He talked about re-shaping council offerings for the digital age and how sites should be developed in line with customer demand. He encouraged a degree of personalisation of the sites but that personalisation should be under users control.

One aspect of his talk I agreed with was his view that  Partnership web site construction is a good thing. He said that Hampshire shared with over  1000 sites of different sorts.

When asked a question about costs of all this he said “We are not able to do it on our own” whilst talking of shared services.

He made it clear we were set for radical change which we should welcome.   And perhaps some of those changes , with sharing more information and answering social media sites,  may  increase the number of FOI requests. This, he argued, was the inevitable bow-wave resulting from such huge changes and we should be ready for it.

He said we should take a leap of faith with what we are doing, much as we did I suppose at the birth of use of the web and e-mail. There may be political issues but we should press ahead removing the silo mentality in our sites; the public is blind to those silo’s.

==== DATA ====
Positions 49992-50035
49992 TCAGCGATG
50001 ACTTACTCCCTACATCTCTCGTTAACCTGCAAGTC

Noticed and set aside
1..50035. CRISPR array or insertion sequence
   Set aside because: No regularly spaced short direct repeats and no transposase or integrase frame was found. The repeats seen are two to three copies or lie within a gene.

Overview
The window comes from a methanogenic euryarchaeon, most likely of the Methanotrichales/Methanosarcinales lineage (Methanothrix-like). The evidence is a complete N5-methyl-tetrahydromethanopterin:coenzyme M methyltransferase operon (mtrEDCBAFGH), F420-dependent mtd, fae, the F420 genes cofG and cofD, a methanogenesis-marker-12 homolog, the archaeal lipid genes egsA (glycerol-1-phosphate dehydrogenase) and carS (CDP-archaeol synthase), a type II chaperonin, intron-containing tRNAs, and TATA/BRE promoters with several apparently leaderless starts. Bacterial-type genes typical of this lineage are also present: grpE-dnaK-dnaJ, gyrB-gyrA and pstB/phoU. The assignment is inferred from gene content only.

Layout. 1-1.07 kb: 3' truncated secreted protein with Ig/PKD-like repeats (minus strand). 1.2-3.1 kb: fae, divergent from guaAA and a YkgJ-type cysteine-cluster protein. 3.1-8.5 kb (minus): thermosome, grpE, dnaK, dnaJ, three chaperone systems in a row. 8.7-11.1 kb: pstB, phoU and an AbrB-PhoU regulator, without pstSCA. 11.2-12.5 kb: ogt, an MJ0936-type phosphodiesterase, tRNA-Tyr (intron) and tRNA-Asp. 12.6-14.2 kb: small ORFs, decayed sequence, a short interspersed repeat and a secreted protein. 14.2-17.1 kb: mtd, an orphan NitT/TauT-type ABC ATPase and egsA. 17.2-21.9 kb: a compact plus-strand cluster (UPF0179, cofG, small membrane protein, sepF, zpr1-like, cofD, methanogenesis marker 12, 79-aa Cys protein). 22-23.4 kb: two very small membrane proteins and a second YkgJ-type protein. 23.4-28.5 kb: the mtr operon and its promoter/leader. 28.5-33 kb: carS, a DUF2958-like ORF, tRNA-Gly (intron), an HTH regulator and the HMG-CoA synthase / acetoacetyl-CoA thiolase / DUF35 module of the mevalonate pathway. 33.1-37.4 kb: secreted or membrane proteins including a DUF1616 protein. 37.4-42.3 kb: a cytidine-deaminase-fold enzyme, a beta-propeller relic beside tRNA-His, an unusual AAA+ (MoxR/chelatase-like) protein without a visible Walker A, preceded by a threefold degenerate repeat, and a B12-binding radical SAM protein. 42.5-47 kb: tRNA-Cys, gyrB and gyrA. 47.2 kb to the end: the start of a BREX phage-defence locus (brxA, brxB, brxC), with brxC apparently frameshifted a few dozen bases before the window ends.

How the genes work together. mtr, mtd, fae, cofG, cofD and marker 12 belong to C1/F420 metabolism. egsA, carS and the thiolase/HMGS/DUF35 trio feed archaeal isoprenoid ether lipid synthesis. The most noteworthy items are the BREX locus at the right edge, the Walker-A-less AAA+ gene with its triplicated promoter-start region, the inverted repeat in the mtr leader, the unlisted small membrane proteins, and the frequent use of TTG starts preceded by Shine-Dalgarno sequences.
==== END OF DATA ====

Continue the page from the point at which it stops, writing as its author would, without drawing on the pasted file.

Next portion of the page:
Another aspect that chimed with me was his suggestion that we remove the bureaucracy surrounding much of what we do – that is getting rid of  rigid policies and procedures. Perhaps, he suggested, we should allow the managers to be more in control. Hmmm. I cant somehow see UK Local Government releasing the reigns with the alacrity, or for that matter the ease, he is suggesting. Ours is a controlled society, some of that control is political, and I cant see that changing very quickly, can you?

Next there were three talks by people involved in social networking.

First came a talk by  Dr. James Munro from Patient Opinion which seemed to be part of the NHS (Not so. See comments below. PDB. I’ll be elevating James to the peerage next) with a very specific, and in my opinion excellent, intent to make it easy for patients to comment on their NHS.

The service looked good. It allowed people to post up their opinions about NHS service,  good or bad, and he in my experience, unsurprisingly, they get a lot of positive comments. The NHS departments concerned can see these comments and can reply and if they change the service they can tell the complainant what they have changed, Excellent. Really good. Why don’t we have that on our web sites? Anyway go and take a look for yourself and use it if you have good or bad service at the hands of the NHS.